March 2nd, 2009 16:39 EST
The Simpsons: Best TV Show In US
On Thursday, television executives from Fox announced that they have green lighted Matt Groening and company to continue animating America`s favorite family for the next two seasons.
The Simpsons became the longest running animated prime-time series when they surpassed The Flintstones in longevity way back on February 9th 1997,. After the 2009 season however, the show will eclipse Gunsmoke as the longest running American prime-time series ever.
The Simpsons are currently in their 20th season which ties the series with Gunsmoke as the longest prime-time series in the U.S. Gunsmoke was cancelled following the 1975 television season after 20 years on the small screen.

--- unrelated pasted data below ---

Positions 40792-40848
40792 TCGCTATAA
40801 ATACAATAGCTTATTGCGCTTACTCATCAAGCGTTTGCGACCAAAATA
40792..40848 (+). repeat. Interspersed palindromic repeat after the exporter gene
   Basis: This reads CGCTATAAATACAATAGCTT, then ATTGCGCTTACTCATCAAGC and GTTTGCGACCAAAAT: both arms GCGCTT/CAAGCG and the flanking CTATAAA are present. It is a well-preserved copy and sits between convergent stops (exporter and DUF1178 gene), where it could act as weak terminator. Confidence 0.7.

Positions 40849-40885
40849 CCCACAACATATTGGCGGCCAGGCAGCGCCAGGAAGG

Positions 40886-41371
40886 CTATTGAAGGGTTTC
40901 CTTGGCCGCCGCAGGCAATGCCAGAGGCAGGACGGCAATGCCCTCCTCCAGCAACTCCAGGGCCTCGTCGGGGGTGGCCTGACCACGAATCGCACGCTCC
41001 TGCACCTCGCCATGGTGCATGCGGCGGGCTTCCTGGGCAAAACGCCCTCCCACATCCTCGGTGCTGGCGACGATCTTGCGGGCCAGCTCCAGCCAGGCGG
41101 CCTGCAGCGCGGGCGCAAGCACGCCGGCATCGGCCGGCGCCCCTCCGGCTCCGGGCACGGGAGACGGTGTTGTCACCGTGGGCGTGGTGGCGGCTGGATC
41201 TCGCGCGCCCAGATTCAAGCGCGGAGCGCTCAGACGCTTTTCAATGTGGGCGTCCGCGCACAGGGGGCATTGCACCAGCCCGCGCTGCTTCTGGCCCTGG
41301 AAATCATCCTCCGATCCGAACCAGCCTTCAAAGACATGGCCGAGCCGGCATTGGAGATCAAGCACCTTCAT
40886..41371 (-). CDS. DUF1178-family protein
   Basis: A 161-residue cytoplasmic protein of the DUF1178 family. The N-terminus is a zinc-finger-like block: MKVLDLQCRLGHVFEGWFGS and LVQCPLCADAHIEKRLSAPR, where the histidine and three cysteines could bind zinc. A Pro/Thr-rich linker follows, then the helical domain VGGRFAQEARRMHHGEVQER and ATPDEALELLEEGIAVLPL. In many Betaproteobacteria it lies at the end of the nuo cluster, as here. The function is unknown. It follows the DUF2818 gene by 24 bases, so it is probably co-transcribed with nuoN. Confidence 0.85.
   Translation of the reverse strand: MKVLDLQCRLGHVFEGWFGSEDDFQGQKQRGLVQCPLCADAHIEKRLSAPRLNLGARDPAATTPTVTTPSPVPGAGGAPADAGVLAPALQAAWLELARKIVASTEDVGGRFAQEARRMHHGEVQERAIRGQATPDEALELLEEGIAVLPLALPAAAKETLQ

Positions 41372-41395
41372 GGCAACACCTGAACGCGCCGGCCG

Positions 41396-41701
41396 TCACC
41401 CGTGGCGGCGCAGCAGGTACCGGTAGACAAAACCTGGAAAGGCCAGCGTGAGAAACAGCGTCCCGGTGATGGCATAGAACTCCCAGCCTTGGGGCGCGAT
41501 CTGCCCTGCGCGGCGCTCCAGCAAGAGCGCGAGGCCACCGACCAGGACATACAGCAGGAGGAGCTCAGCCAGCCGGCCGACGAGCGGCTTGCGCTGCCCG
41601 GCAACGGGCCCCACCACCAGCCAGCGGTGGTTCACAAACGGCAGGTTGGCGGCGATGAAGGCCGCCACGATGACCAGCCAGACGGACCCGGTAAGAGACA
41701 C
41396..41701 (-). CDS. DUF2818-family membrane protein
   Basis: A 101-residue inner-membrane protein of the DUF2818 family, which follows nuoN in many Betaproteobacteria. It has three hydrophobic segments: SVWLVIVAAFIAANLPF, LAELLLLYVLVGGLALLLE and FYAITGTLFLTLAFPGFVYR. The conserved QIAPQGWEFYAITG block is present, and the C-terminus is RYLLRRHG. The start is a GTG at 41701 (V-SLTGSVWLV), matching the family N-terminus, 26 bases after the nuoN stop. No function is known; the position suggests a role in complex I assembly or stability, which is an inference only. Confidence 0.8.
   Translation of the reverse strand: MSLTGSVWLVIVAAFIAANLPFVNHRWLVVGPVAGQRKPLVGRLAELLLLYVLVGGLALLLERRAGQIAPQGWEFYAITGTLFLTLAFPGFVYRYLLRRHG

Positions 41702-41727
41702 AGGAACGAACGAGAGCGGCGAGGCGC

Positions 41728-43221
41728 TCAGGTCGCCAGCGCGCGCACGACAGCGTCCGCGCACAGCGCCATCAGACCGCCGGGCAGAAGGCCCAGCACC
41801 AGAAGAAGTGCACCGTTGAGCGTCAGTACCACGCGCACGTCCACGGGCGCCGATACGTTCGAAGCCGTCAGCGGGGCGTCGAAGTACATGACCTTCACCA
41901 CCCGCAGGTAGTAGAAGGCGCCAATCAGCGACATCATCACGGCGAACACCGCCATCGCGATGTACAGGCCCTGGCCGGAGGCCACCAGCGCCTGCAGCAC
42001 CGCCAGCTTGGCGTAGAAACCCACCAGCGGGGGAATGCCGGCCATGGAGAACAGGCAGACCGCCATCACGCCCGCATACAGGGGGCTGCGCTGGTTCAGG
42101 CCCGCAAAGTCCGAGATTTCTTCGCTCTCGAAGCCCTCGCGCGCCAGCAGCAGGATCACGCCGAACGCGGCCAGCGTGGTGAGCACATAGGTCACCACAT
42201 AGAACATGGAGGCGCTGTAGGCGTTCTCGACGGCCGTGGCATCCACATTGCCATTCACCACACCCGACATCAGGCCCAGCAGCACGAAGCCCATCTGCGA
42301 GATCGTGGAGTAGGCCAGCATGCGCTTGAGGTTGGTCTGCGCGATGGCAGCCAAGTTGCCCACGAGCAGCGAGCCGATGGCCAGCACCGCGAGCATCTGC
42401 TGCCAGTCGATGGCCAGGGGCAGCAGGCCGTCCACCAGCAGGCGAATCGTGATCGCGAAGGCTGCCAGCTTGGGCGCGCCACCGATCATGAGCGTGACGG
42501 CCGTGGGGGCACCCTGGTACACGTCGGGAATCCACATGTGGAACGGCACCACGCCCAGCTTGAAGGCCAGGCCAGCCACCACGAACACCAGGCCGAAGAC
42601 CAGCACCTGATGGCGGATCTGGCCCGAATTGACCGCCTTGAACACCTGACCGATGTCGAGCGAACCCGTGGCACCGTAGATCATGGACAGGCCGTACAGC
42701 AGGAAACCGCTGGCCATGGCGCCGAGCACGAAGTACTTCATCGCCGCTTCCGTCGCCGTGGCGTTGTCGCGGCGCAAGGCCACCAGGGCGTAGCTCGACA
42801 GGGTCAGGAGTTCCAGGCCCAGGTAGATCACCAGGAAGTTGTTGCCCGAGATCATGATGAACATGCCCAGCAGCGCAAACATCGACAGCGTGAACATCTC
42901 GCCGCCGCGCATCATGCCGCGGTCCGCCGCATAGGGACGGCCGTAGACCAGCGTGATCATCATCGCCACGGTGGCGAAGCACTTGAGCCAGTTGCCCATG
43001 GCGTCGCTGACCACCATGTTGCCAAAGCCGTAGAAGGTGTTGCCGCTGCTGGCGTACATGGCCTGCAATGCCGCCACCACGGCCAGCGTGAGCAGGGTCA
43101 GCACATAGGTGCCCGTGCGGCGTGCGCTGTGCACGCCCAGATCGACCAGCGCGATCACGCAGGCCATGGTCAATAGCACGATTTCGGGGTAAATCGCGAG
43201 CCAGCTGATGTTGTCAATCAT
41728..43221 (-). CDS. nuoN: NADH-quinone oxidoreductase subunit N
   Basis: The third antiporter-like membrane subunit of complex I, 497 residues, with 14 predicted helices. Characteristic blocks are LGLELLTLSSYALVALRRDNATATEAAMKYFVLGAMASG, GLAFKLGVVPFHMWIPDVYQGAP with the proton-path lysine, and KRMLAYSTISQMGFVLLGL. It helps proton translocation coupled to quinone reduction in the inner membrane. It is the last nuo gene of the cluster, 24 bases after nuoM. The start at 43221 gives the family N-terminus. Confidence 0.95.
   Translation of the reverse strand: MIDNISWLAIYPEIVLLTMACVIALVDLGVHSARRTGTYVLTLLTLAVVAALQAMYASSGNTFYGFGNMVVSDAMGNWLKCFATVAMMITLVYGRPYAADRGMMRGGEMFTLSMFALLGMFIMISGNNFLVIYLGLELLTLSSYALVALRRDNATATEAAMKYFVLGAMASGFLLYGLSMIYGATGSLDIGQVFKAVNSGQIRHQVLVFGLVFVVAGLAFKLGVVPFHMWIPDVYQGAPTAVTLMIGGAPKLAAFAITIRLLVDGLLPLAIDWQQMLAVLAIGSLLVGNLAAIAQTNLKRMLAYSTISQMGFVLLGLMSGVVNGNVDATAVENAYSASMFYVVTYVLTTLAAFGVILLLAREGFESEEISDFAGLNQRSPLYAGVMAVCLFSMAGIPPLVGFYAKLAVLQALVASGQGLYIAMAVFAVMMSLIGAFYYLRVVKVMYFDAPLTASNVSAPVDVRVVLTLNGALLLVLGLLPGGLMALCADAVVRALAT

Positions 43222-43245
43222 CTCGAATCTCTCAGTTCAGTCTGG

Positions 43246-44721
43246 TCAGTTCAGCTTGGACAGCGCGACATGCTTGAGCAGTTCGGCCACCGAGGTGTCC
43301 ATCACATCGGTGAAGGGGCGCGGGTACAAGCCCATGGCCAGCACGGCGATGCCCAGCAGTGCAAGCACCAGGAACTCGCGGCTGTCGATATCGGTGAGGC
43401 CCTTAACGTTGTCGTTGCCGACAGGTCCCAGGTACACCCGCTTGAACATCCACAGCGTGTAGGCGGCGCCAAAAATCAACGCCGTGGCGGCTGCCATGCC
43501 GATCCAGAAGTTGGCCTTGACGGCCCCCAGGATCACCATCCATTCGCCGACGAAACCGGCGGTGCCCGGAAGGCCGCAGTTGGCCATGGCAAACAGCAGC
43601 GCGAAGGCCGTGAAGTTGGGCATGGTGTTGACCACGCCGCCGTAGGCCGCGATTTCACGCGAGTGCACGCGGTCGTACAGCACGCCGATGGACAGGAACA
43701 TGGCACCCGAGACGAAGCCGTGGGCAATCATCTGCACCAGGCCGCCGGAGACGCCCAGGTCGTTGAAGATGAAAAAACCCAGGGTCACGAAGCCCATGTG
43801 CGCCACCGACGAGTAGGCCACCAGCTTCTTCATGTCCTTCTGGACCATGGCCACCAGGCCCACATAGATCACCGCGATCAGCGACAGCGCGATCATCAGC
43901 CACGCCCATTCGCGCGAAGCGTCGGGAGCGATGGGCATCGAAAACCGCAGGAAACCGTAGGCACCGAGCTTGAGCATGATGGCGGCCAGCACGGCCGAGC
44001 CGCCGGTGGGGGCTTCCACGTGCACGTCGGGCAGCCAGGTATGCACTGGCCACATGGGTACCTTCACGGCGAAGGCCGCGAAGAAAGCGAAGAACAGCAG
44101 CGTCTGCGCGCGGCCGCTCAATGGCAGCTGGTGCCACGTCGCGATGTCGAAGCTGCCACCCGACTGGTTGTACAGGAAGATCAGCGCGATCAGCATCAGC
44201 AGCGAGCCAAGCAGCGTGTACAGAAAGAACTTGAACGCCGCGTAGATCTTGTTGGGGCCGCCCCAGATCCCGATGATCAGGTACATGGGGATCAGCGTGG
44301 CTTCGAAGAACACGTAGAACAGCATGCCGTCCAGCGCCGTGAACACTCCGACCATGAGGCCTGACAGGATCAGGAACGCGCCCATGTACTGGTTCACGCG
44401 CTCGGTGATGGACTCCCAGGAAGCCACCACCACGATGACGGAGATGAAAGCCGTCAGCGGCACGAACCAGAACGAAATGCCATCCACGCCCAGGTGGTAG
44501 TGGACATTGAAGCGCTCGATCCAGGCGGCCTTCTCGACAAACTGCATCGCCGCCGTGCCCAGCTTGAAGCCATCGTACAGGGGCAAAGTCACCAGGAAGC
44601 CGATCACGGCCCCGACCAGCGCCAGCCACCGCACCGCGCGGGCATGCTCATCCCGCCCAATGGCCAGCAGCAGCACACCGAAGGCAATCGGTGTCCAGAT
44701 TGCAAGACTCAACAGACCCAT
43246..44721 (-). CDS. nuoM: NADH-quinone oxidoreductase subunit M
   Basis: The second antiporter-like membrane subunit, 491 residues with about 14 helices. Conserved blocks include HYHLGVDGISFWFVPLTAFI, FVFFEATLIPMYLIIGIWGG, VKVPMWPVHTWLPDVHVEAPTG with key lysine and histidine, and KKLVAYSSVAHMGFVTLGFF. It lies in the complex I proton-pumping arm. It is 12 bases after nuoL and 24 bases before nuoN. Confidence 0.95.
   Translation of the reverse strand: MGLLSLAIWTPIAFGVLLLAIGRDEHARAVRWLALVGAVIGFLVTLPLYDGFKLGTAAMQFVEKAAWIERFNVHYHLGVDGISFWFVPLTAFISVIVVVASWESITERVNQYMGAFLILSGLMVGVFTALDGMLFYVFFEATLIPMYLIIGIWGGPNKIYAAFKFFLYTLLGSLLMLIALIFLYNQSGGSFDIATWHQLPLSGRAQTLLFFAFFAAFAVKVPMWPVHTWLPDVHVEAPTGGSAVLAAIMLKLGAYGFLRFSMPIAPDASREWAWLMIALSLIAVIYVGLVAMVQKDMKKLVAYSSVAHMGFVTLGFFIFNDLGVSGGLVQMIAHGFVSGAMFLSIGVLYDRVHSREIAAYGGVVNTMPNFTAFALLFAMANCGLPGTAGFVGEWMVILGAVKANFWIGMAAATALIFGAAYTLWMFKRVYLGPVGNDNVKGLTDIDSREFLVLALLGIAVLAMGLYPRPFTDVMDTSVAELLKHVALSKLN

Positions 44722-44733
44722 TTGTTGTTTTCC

Gunsmoke : a western in the spaghetti tradition of its era, began in black and white back in 1955. The show revolved around the exploits of the pious marshal Matt Dillon, portrayed by the actor James Arness, in the Old West circa 1880. By the time the show became colorized in the early 60`s, the show spawned a slew of imitators including Bonanza which was a television success in its own right. The western was a launch pad for the director Sam Peckinpah, who later went on to direct several Western full feature films including The Wild Bunch in 1969.
But the seminal sitcom depicting small-city life in Springfield, Vermont isn`t alone in going for a new record in longevity. NBC`s Law & Order first aired in 1990, and despite many cast changes over the years, is set to languish into their 20th season next year.